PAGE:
When O’Reilly Media published the book in 1999, it became one of the first (if not the first) complete and commercially distributed book published under the Open Publication License . [2]

Marshall Poe , in his essay “The Hive”, likens Wikipedia to the Bazaar model that Raymond defines. [8] Jimmy Wales himself Was in fact inspired by the work (as well as the arguments put forward in works prior to the Internet age, Such As Friedrich Hayek ‘s article ” The Use of Knowledge in Society “), arguing That “It ouvert My eyes to the possibility of mass collaboration “. [9]

In 1999 Nikolai Bezroukov published two Cited critical essays on Eric Raymond’s views on open source software, the second one called “A second look at The Cathedral and the Bazaar .” [10] [11] [12] [13] They produced a sharp response from Eric Raymond. [14]

See also

  • GNU Bazaar , a distributed version control system named to highlight its relationship with the “bazaar” model
  • ” Homesteading the Noosphere “

Notes

  1. Jump up^ “Colophon” . The Cathedral & the Bazaar . O’Reily Media . Retrieved 20 December 2011 .
  2. ^ Jump up to:b cathedral-bazaar
  3. Jump up^ Raymond, Eric Steven. “The Cathedral and the Bazaar” . Retrieved 18 April 2012 .
  4. Jump up^ “Epilog: Netscape Embraces the Bazaar” .
  5. Jump up^ Jim Hamerly and Tom Paquin with Susan Walton (January 1999). “Freeing the Source: The Story of Mozilla”. Open Sources: Voices from the Open Source Revolution (1st ed.). ISBN  1-56592-582-3 . Frank had done his homework, citing Eric Raymond’s paper, “The Cathedral and the Bazaar,” and talking to people throughout the organization – from engineering to marketing to management.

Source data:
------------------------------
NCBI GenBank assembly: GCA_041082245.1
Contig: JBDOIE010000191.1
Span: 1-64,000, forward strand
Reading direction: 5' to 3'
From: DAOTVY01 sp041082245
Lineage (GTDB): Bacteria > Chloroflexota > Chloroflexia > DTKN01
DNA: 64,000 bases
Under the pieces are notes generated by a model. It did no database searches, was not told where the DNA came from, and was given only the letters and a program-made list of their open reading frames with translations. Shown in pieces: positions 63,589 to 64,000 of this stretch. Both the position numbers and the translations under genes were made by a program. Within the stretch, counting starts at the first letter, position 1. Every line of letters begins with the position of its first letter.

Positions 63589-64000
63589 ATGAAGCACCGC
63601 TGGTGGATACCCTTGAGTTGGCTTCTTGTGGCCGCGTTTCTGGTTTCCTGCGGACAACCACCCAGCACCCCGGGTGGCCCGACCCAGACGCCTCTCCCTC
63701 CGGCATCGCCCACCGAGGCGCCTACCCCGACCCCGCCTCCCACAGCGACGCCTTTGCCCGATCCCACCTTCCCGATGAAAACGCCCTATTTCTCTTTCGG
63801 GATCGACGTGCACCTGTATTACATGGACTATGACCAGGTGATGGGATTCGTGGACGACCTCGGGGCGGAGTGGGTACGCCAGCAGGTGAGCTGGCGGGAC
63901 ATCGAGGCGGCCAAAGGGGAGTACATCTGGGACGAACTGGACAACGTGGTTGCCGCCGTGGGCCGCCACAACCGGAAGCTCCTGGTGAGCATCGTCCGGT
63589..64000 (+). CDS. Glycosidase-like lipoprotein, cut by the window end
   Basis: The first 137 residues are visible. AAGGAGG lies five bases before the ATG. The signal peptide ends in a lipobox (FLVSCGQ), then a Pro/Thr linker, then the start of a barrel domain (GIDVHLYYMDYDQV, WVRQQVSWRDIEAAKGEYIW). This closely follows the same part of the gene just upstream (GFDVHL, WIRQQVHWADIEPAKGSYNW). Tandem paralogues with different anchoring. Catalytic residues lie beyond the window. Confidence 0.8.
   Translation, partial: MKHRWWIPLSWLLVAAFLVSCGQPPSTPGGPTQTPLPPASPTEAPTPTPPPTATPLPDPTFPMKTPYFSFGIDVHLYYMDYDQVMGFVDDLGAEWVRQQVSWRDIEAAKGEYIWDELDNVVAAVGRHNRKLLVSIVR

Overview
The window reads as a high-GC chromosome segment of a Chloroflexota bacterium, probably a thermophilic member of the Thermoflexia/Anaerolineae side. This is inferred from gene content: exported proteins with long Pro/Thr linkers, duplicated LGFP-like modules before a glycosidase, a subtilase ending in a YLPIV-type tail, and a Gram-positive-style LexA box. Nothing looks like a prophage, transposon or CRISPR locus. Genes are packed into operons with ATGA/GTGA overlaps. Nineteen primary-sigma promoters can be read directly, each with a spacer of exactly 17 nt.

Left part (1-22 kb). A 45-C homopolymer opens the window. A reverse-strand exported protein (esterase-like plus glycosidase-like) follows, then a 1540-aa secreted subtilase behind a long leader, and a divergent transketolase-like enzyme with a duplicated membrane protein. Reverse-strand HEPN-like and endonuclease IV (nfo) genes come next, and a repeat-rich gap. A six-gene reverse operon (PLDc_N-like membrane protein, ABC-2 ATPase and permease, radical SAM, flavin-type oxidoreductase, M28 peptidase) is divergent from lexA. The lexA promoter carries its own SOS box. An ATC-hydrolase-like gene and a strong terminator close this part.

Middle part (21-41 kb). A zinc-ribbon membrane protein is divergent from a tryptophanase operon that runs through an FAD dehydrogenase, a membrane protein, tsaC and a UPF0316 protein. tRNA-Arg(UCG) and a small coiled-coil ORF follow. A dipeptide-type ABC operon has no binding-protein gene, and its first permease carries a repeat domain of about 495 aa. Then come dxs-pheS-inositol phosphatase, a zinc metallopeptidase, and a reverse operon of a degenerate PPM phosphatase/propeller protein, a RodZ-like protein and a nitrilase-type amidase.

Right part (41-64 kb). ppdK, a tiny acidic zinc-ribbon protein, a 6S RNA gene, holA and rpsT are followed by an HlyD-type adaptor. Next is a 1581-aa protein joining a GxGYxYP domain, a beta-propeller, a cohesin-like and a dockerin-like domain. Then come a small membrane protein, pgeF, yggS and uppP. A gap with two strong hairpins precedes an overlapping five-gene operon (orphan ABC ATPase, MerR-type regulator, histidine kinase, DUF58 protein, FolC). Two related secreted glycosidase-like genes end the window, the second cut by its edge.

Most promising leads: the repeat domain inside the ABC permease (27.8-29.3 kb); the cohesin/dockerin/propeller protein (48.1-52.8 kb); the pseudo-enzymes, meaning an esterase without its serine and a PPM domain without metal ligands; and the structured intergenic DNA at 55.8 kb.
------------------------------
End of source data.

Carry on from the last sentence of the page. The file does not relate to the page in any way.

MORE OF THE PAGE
6. Jump up^ Louis Suárez-Potts (1 May 2001), Interview: Frank Hecker , openffice.org, (Since it always gets in relation to Netscape’s Mozilla decision, I should also note that Eric Raymond’s paper “The Cathedral and the Bazaar” Was referenced by me and others who were lobbying Netscape’s management. “In my opinion the paper’s importance in the context of Netscape’s decision was mainly that it was already actively discussed and promoted within Netscape. I have to say that it is a good idea to make a decision on what to do next.
  7. Jump up^ Sam Williams (30 November 2011). Free as in Freedom [Paperback] Richard Stallman’s Crusade for Free Software . “O’Reilly Media, Inc.”. p. 161. ISBN  978-1-4493-2464-3 . When Netscape CEO Jim Barksdale cited Raymond’s ‘Cathedral and the Bazaar’ as a major influence on the company’s decision, the company instantly elevated Raymond to the level of hacker celebrity. Determined not to squander the opportunity, Raymond traveled to give interviews, advise Netscape executives, and take part in the eventual party celebrating the publication of Netscape Navigator’s source code.
  8. Jump up^ Poe, Marshall (September 2006). “The Hive” . The Atlantic . Retrieved 2012-07-05 .
  9. Jump up^ Schiff, Stacy. “Annals of Information” . The New Yorker . Retrieved 4 July 2014 .
  10. Jump up^ Karl Eugen Kurbel (23 June 2008). The Making of Information Systems: Software Engineering and Management in a Globalized World . Springer. pp. 222-. ISBN  978-3-540-79260-4 . Retrieved 15 October 2012 .
  11. Jump up^ Bezroukov,Open source software development as a specialty of academic research: Critique of vulgar Raymondism”Accessed 23 September 2010.
  12. Jump up^ Bezroukov,A second look at The Cathedral and the BazaarAccessed 23 September 2010.
  13. Jump up^ Jan Bergstra; Mark Burgess (19 December 2007). Handbook of Network and System Administration . Elsevier. pp. 202-. ISBN  978-0-444-52198-9 . Retrieved 15 October 2012 .
  14. Jump up^ Eric S. Raymond, “Response to Nikolai Bezroukov”

References

  • Raymond, Eric S. (1999). The Cathedral and the Bazaar: Musings on Linux and Open Source by an Accidental Revolutionary . O’Reilly Media. ISBN  1-56592-724-9 .